FTC Says 26% of Credit Reports Contain Errors. Does Yours?

Have you checked your credit report lately? If you’re among the 80% of Americans who haven’t, you definitely want to get on top of that. The Federal Trade Commission estimates that around 26% of all credit reports contain errors – and we’re not just sweating the small stuff here, like incorrect addresses. Many of these mistakes could prevent you from taking out loans or getting the credit line you deserve.

When the FTC recently asked 1,001 Americans to take a look at their credit reports, one out of every four respondents found errors in reports issued by the three major reporting agencies, Equifax, Experian and TransUnion. These mistakes included things like the number of late or missed payments, how many accounts have been sent to collections agencies and the number of inquiries on the report. These are all things that help determine your credit score in the first place.

But what’s worse is that when people tried to correct these problems, it didn’t always happen. Twenty percent of the inaccurate reports still went uncorrected, and only around 13% of people saw any change in their score. The good news is that only 5% of the total errors were significant enough to move the individual to a lower credit tier. Still, when you consider that 5% of Americans have those significant errors in their scores, that means there are millions of people who quite literally aren’t getting credit where credit is due.

Don’t forget that the only way to ensure that your report is accurate is to check it regularly. You’re entitled to a free report each year, so take advantage of that. While too many inquiries by other parties can hurt your score, pulling it yourself will not. In fact, it looks good to lenders, who often see it as a sign of financial responsibility.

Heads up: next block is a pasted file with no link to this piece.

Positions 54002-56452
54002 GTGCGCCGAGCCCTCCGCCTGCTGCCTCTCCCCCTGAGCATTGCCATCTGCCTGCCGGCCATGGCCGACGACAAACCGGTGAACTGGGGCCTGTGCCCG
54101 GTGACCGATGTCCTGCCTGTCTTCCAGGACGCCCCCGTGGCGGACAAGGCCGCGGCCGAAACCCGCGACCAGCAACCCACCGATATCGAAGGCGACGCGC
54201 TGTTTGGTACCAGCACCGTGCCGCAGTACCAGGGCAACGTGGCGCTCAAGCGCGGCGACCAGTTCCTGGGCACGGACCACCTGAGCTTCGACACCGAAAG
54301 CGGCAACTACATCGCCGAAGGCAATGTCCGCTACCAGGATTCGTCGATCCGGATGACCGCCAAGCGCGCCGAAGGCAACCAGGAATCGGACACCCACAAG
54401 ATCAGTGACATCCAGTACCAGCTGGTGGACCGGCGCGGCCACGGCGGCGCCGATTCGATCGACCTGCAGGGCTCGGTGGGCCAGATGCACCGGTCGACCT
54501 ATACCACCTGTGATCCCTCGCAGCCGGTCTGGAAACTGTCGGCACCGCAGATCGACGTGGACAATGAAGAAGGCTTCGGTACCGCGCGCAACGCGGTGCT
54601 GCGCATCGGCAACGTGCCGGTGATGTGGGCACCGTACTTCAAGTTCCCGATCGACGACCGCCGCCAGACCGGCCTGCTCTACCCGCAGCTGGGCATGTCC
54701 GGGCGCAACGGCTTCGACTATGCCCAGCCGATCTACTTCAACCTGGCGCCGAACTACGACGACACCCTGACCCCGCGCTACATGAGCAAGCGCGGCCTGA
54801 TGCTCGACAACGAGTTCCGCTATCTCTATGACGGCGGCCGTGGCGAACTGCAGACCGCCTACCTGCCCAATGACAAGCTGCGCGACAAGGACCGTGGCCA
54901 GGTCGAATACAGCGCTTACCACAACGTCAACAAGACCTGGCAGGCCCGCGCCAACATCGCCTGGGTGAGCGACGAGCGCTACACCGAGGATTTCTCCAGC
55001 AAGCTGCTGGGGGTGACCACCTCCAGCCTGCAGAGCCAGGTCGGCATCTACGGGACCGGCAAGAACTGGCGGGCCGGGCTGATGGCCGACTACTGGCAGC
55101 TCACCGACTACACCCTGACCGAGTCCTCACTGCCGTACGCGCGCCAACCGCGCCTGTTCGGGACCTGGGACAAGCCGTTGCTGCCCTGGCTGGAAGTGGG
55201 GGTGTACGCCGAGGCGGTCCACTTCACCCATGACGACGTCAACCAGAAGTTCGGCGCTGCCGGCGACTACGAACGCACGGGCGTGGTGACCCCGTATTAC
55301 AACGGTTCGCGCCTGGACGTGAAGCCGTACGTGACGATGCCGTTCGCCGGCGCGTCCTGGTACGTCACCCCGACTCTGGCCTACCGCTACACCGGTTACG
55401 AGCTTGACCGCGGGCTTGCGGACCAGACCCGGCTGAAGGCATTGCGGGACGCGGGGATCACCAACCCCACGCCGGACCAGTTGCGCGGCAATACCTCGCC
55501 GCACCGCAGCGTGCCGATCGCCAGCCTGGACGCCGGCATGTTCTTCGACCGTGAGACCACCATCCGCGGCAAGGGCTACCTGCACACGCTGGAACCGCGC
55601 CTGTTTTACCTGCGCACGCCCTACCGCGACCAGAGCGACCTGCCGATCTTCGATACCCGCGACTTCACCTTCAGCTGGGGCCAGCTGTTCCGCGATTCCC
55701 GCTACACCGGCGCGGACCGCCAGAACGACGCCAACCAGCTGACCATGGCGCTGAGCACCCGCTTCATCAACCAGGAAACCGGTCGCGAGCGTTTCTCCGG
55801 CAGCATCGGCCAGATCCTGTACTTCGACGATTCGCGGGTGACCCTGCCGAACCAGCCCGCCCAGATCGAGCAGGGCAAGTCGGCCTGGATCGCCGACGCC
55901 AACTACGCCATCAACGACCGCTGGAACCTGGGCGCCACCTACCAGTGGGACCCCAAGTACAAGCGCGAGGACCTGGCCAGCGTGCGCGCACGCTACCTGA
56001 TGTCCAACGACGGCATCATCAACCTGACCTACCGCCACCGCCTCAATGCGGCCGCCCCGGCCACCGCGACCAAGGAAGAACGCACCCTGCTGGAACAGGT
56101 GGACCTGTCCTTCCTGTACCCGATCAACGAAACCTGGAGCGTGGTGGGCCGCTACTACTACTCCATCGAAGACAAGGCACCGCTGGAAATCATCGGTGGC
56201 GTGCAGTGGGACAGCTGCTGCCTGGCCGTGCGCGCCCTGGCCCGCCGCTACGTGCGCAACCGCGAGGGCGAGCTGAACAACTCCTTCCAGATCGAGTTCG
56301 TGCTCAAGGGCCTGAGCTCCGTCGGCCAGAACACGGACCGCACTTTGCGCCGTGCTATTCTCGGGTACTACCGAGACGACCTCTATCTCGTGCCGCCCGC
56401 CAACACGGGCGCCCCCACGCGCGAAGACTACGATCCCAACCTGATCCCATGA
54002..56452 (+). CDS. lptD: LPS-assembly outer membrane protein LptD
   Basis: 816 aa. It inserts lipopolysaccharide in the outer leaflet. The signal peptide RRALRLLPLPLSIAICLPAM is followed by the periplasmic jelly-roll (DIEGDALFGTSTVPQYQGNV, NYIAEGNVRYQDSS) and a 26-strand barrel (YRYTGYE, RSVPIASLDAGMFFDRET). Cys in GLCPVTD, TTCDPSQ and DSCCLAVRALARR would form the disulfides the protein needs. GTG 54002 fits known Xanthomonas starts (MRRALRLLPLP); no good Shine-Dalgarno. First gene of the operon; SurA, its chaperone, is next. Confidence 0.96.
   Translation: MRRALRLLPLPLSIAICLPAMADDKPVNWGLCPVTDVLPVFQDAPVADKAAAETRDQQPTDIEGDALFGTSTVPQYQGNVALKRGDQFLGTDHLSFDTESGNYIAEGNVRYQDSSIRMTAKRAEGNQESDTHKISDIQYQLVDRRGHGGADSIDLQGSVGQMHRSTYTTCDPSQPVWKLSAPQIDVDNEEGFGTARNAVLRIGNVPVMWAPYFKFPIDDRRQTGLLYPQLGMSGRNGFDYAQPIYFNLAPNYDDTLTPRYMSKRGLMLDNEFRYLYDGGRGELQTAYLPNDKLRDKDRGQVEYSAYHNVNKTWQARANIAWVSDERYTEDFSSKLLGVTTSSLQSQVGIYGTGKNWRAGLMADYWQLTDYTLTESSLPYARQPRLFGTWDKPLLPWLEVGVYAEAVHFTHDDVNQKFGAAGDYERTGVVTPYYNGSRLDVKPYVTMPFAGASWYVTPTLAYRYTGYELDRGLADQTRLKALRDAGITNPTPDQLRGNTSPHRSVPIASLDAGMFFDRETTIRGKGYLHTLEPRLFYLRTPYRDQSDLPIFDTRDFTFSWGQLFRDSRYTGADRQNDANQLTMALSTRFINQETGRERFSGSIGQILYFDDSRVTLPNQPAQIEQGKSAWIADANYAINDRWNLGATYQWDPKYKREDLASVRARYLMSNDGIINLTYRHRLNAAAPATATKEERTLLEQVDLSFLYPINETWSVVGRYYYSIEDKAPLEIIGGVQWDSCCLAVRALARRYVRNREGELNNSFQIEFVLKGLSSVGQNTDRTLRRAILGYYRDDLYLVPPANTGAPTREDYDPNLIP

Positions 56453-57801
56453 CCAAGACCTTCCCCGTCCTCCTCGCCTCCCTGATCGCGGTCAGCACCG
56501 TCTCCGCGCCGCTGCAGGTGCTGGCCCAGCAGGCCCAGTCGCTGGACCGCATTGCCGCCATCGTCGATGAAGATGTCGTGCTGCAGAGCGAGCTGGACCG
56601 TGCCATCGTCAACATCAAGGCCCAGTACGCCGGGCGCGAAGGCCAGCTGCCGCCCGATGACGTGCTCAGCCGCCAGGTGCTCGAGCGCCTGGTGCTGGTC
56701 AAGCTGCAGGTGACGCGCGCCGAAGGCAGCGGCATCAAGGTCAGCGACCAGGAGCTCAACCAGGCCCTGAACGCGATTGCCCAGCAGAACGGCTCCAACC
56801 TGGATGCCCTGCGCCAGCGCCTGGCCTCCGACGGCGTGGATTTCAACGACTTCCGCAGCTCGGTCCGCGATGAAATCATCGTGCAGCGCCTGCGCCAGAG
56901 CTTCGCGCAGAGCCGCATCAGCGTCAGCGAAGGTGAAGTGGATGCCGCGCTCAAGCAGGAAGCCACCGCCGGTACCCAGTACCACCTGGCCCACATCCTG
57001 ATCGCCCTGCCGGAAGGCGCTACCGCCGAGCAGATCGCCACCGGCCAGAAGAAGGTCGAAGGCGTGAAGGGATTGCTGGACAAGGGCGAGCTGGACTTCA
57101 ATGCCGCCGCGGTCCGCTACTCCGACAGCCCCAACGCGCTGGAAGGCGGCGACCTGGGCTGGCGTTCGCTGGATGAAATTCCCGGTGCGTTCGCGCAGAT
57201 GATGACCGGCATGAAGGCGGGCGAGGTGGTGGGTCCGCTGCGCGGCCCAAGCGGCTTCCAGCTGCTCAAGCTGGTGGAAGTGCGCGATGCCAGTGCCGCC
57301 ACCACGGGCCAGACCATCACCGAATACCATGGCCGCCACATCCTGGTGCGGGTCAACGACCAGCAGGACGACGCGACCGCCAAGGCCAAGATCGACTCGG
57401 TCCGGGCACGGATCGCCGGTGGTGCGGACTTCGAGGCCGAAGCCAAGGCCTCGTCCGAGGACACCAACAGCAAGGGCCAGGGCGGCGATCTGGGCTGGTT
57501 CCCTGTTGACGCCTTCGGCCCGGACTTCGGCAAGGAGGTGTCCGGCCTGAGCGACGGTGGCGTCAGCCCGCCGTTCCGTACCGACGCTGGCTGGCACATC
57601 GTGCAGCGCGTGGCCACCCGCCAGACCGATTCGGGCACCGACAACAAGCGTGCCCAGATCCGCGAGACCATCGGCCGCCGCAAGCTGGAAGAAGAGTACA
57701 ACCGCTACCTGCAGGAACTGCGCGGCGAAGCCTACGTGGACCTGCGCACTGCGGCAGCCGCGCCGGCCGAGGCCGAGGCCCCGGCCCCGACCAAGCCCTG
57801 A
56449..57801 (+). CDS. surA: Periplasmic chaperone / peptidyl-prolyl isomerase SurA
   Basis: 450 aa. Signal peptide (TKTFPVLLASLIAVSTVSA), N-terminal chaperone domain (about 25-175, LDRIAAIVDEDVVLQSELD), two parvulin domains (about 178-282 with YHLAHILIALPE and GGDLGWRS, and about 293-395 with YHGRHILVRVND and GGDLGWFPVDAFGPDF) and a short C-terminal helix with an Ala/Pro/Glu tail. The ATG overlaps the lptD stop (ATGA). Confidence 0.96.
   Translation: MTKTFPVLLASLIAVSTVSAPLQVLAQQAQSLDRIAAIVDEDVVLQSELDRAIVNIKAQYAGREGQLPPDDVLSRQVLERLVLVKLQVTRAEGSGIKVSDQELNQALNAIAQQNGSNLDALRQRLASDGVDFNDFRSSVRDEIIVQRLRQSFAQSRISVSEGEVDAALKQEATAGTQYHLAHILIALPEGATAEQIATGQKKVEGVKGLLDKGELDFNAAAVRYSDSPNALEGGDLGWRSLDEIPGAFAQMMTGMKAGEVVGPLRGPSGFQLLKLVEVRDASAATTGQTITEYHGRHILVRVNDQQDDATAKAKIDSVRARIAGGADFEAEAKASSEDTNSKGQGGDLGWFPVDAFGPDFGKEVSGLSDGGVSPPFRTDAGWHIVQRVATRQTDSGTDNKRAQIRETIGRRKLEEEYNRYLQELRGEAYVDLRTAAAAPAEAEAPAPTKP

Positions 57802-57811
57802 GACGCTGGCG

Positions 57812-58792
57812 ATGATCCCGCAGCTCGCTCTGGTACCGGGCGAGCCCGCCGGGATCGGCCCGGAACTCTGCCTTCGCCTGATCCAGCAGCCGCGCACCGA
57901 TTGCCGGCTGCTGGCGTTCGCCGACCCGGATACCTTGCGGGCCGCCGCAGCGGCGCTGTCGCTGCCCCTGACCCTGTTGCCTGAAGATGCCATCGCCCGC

And what if you do notice an error on your report? You should file a dispute with the credit-reporting agency. While you can do this electronically, experts recommend doing it the old fashioned way – through the mail. Sending your dispute form as a certified letter creates a paper trail, and that means you’ll have hard evidence of everything that goes down – just in case nothing comes of your initial effort to get it fixed.

Credit reporting companies are required to investigate your error claim within a month or so of its submission. If your report contains a mistake, the credit reporting company where you filed your dispute must notify the other two of the error as well. If you disagree with the results of the investigation, you can add a 100-word statement to your report in defense of yourself. This will be attached to your report when it’s given to potential lenders, and it’ll be sent to anyone who pulled your report in the recent past.

Have you been the victim of an inaccurate credit report? Did you file a complaint? If so, let us know what your experience was like in the comment section.